God is the God of literature, even of love poetry. He is the God of romance, even of the most intimate relations between a man and his wife. From the very beginning, God created us male and female. Why should we be surprised that God would inspire love poetry? The words in the Song of Songs are breathed out by God and profitable for teaching, reproof, correction, and training in righteousness (2 Timothy 3:16). So what do they tell us?
God gives us this love poem to drive us to His design for true romance. God’s design is not promiscuous. The celebration of marital intimacy is neither to be frowned upon nor exploited for unseemly purposes. While the Song of Songs is intimate, it is not vulgar. Indeed, the expressed mutual delight between the lovers is presented in the context of marital fidelity. The central declaration is this: I am my beloved’s and my beloved is mine.
The images in this passage reinforce this theme of intimate fidelity. The garden, while sensually evocative, is also full of Edenic overtones. Gardens are places of life, fruitfulness, and intimacy. There Adam walked with Eve and also with God. There Christ visits with His people—the Bridegroom calling to His bride. The bride is also said to be as lovely as Jerusalem, the city of God. The hills, full of the shepherd’s livestock, are both abundant and endearing. The descriptions are local, tied to familiar places of hearth and home, of those things dearest to the heart.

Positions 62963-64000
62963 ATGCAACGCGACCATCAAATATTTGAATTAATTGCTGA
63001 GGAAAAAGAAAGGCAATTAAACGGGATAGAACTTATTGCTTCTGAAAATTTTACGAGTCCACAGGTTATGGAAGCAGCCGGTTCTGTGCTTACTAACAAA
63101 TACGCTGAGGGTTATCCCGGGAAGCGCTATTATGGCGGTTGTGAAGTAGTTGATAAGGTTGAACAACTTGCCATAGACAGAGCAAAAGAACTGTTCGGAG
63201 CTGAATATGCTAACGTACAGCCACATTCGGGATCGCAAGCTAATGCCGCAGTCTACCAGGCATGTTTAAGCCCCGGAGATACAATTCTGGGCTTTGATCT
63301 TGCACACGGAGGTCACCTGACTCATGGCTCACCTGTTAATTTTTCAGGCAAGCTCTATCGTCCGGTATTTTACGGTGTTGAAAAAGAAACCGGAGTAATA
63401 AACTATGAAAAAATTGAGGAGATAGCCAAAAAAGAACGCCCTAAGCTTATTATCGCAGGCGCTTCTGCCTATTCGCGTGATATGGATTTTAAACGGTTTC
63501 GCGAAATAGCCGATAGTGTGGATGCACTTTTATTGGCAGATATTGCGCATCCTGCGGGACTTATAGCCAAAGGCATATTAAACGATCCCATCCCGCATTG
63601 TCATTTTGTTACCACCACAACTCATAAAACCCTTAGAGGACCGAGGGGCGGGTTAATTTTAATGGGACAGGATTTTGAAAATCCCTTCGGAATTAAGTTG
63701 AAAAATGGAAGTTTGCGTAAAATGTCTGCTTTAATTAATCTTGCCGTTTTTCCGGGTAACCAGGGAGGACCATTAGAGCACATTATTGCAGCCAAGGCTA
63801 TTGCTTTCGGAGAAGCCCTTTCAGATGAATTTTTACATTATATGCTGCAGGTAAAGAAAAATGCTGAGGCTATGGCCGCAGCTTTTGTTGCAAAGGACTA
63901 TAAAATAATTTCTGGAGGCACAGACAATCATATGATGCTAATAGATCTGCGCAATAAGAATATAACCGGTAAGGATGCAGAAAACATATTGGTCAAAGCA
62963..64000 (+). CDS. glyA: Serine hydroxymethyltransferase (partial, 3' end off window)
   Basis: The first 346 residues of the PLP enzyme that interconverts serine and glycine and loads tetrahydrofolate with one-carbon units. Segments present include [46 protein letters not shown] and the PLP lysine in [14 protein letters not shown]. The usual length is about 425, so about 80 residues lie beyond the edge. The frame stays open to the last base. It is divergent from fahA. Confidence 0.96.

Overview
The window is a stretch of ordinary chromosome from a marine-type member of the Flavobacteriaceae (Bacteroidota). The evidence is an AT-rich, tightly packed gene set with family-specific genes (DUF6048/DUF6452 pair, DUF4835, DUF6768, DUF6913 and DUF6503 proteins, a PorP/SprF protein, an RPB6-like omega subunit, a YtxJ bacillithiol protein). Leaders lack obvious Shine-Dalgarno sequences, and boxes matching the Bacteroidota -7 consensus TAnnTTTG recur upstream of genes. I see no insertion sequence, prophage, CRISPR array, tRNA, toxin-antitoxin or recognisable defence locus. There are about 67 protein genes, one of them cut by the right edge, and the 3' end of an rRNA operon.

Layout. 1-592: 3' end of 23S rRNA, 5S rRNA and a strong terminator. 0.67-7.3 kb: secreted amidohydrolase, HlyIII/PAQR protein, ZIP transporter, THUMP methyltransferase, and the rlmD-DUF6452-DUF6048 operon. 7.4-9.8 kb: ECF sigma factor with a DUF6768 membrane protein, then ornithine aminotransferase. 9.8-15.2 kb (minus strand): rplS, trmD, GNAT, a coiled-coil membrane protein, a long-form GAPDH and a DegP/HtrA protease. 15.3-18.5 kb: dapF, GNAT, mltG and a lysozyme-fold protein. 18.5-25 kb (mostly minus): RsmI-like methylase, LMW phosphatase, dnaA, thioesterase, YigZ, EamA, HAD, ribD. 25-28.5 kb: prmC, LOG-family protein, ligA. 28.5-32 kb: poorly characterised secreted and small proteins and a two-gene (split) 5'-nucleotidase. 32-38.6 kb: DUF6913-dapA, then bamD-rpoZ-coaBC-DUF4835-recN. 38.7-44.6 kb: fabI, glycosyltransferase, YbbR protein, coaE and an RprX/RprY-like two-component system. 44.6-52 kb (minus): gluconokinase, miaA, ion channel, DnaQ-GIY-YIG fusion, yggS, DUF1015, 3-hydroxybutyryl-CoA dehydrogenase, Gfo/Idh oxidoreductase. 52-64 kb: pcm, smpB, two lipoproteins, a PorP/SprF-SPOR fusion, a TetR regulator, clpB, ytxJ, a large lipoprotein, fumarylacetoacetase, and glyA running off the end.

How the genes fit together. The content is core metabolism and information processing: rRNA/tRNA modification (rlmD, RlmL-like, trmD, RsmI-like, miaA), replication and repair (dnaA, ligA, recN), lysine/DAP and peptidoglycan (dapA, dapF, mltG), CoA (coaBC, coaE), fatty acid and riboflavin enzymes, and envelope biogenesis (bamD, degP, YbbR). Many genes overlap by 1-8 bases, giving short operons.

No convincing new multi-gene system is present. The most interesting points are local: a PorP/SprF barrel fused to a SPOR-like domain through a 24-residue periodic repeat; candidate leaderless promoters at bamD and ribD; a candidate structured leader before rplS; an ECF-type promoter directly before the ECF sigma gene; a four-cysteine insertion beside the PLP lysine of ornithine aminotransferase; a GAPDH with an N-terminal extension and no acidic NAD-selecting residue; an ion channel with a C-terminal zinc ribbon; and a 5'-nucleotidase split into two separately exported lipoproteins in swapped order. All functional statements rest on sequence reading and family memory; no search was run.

In a world of wandering eyes and wayward affections, God calls me to fidelity. He calls me to love my wife well, having eyes for her alone. She is my darling, my treasured one. This passage drives that home. As Adam sang his love song to Eve in the garden, as he celebrated her as “flesh of my flesh and bone of my bones” (Genesis 2:23), as the beloved delights in his lover, his dove, his perfect one, so also is every husband to woo his wife and remain faithful to her.
In the Song of Songs, God provides us with a rich celebration of faithful love between the bridegroom and the bride. The central declaration of the gospel is this: I am my beloved’s and my beloved is mine. This mystery is profound, as Paul remarks, and it refers to Christ and the church (Ephesians 5:32).
Written By Caleb Faires